Fact Bag re-emerges from the digital cloud to once again relay a fresh set of facts. Why? Because facts never sleep and neither does Fact Bag. Featuring comedians Thomas Middleditch and Ben Schwartz.
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JONATHAN COULTON, BYLINE: This is NPR's ASK ME ANOTHER. I'm Jonathan Coulton. Here's your host, Ophira Eisenberg.
OPHIRA EISENBERG, HOST:
Thanks, Jonathan. We're playing games with the stars of the new Netflix improvised comedy special "Middleditch & Schwartz," Thomas Middleditch and Ben Schwartz. OK, are you ready for a game where all four of us get to work together?
BEN SCHWARTZ: Wait; all four of us get to play? That's amazing. All of us get to play.
COULTON: It's an all-play.
SCHWARTZ: Oh, I love a game.
EISENBERG: It's an all-play.
SCHWARTZ: This is an all-play. And this is an AP?
THOMAS MIDDLEDITCH: #allplay.
COULTON: It's an AP, yeah.
SCHWARTZ: #allplay - this is a #AP, OK.
EISENBERG: This game is usually called Fact Bag, but nobody's allowed to touch the bag anymore, so it's called Fact Google Doc. I have some random trivia questions. None of us know the answers, but we're all going to talk it out and try to figure them out together.
EISENBERG: OK, so here's the first one. In 1967, the first ever Super Bowl halftime show prominently featured a demonstration of what futuristic device?
SCHWARTZ: In 1967...
COULTON: Not a robot, probably.
MIDDLEDITCH: But couldn't it be a computer? I'm a computer.
EISENBERG: A computer (laughter)? Well, yeah - right? - or, like, a laser. Or how about a Casio?
COULTON: A Casio (laughter).
SCHWARTZ: Oh, yeah. Oh, yeah, yeah.
MIDDLEDITCH: A big halftime show, and this tiny, little keyboard gets carried out.
SCHWARTZ: A Casio VL-Tone.
MIDDLEDITCH: One of those, like, demo beats like Salsa 1. And, like, (vocalizing).
SCHWARTZ: Oh, a Casio piano (laughter). Yeah, that's amazing. Marvin Gaye comes out there and sings a beautiful song off of (vocalizing).
EISENBERG: I mean, what goes into a halftime show - music. So I'm thinking, like, something...
MIDDLEDITCH: Smoke machine, music, wireless microphones.
EISENBERG: Oh, yeah.
MIDDLEDITCH: No, probably not.
SCHWARTZ: I still like lasers.
SCHWARTZ: Let's just say lasers and move on.
EISENBERG: OK, lasers. Let's see.
SCHWARTZ: What a stupid answer.
EISENBERG: Can I get lasers? What? A jetpack.
MIDDLEDITCH: A jetpack?
EISENBERG: Yeah, they were technically called Rocket Belts. Two representatives from Bell Aerosystems held a live jetpack demo...
EISENBERG: ...For the first Super Bowl's 50 million home viewers. It could only carry enough fuel to lift someone for less than half a minute, so you really couldn't go anywhere. There's very little surviving video of the first Super Bowl halftime show. They had jetpacks, but not great recording equipment, it turns out.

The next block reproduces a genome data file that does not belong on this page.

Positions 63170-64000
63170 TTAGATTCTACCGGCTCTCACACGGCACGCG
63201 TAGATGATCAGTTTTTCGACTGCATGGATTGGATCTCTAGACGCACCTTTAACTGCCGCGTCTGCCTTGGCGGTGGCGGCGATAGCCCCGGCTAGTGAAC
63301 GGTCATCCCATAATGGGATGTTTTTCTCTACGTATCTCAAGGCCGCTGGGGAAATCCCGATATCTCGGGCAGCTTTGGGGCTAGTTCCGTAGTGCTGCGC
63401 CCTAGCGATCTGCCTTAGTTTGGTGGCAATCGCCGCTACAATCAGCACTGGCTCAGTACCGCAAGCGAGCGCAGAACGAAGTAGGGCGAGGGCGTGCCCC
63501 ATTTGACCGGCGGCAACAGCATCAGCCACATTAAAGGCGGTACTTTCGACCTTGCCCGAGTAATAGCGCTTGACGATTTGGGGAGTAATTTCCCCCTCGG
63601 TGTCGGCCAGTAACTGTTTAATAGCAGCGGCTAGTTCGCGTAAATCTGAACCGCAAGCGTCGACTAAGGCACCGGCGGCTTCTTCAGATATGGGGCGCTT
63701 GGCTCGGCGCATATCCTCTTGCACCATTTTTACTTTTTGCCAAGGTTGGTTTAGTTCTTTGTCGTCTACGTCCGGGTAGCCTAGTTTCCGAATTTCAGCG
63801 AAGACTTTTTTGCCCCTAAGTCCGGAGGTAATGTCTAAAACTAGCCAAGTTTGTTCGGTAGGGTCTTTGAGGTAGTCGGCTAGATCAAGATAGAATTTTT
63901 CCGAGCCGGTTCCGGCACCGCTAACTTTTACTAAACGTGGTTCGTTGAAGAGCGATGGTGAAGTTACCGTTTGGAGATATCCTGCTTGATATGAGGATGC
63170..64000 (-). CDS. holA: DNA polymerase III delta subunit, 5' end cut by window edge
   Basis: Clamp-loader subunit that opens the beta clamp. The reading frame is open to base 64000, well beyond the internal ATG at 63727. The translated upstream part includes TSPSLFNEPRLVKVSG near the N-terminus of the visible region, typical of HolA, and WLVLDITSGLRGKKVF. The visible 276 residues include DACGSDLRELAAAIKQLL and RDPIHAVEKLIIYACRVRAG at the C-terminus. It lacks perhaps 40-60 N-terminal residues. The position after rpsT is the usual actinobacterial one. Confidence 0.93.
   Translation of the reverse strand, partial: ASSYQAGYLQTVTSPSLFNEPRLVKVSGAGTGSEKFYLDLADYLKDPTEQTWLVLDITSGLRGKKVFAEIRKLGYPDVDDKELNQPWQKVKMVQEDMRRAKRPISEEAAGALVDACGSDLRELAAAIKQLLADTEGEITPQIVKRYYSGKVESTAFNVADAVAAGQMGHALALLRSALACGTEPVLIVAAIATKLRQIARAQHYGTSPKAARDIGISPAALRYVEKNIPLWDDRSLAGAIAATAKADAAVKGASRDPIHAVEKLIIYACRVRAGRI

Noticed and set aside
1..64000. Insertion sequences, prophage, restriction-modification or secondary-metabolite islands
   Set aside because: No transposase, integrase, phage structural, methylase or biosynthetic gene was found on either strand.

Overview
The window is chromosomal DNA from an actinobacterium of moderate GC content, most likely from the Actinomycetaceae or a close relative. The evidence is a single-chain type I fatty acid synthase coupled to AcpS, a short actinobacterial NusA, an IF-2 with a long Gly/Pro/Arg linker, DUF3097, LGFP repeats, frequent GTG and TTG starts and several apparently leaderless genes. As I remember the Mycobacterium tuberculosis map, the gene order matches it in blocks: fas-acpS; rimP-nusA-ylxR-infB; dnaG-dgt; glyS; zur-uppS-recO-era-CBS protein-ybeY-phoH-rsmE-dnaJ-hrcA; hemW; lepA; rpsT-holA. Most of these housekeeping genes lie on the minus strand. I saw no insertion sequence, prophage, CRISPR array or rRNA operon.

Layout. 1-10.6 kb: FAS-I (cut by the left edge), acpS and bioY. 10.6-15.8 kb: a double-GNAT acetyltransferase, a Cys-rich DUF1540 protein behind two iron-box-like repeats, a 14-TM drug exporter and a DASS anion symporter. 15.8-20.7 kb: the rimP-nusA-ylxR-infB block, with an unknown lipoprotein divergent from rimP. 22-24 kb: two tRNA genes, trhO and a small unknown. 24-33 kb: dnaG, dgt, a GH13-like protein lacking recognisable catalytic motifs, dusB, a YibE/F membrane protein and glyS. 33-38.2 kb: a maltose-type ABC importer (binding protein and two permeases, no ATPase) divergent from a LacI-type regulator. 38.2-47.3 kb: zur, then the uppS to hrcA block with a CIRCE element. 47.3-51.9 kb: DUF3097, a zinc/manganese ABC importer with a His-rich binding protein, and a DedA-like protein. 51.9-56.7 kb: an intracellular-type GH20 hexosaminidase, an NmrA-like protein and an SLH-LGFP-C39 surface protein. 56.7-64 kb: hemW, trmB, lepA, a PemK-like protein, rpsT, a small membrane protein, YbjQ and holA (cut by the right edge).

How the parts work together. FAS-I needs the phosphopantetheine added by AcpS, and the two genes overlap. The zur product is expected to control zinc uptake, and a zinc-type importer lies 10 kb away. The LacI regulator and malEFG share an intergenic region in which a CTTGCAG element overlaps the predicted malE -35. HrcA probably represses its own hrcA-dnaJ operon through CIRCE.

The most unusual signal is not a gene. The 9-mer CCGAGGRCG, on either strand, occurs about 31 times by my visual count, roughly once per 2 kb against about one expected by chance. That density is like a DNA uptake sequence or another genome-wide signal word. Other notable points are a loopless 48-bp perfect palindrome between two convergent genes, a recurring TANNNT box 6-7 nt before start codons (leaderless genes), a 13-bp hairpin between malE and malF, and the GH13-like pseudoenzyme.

MIDDLEDITCH: No, the footage.
EISENBERG: Yeah, but the jetpacks made a reappearance at the 1984 Summer Olympics and at Super Bowl XIX in '85.
EISENBERG: OK. How about this? Computer scientists created their own unit of measurement to measure the speed and detection of a computer mouse. What is that measurement called?
SCHWARTZ: Oh, I know this one. It's 15 crambles, C-R-A-M-B-L-E-S. No, no. I'm kidding, I'm kidding, I'm kidding (laughter).
EISENBERG: I know, droppings. How about droppings?
MIDDLEDITCH: Yeah. If it's mice, it's breadcrumbs or...
SCHWARTZ: Breadcrumbs, yeah. Droppings (laughter).
SCHWARTZ: Mice poops.
MIDDLEDITCH: Jerrys - or, no. Which one's the cat - "Tom and Jerry" - who's the cat in "Tom and Jerry"?
COULTON: Tom is the cat and Jerry's the mouse.
EISENBERG: Aw, Jerrys. I like that one.
COULTON: Oh, I just had an idea. I think it's a good one - whiskers.
EISENBERG: Oh, that's good. That's good.
COULTON: Right? Because a mouse has whiskers.
EISENBERG: OK. I'm going to - droppings is what I think they wanted to call it, but I'm going to go with crambles. Our official answer is crambles.
COULTON: I'm sticking with whiskers.
EISENBERG: OK, whiskers.
SCHWARTZ: Hey, thank you, everybody, for believing in me and my crambles, a word that I absolutely made up.
COULTON: By the way, the first one should've been lasers, too, but...
EISENBERG: (Laughter) That's right.
SCHWARTZ: Flicks - 20 flicks.
EISENBERG: All right, producer Travis Larchuk, what is the answer? Oh. You know what? I think you said it, Ben - a Mickey.
COULTON: A Mickey.
SCHWARTZ: Mickey. Is that true?
MIDDLEDITCH: Yeah, someone did say Mickey.
COULTON: I said Mickey, but I didn't think it was a good idea so I didn't say it again.
EISENBERG: Right. A Mickey Mouse goes back to a 1980s Microsoft mouse driver manual. Remember when you got a manual?
MIDDLEDITCH: (Unintelligible) is a mouse.
EISENBERG: And a Mickey is one two-hundredth of an inch.
COULTON: So that's about five whiskers. One Mickey is about five whiskers.
EISENBERG: Five whiskers, right. Yeah, exactly.
SCHWARTZ: That makes sense. That adds up.
EISENBERG: All right. You guys did great. That was Fact Google Doc. We learned a lot.
MIDDLEDITCH: We did terrible.
SCHWARTZ: We didn't do very well at all.
COULTON: We had some good ideas, but...
EISENBERG: Well, in quarantine, all you have is good ideas. Thank you guys so much for joining us.
MIDDLEDITCH: Thank you so much for having us.
EISENBERG: (Laughter) Perfect, yeah. You can catch Thomas and Ben in their new Netflix special "Middleditch & Schwartz."
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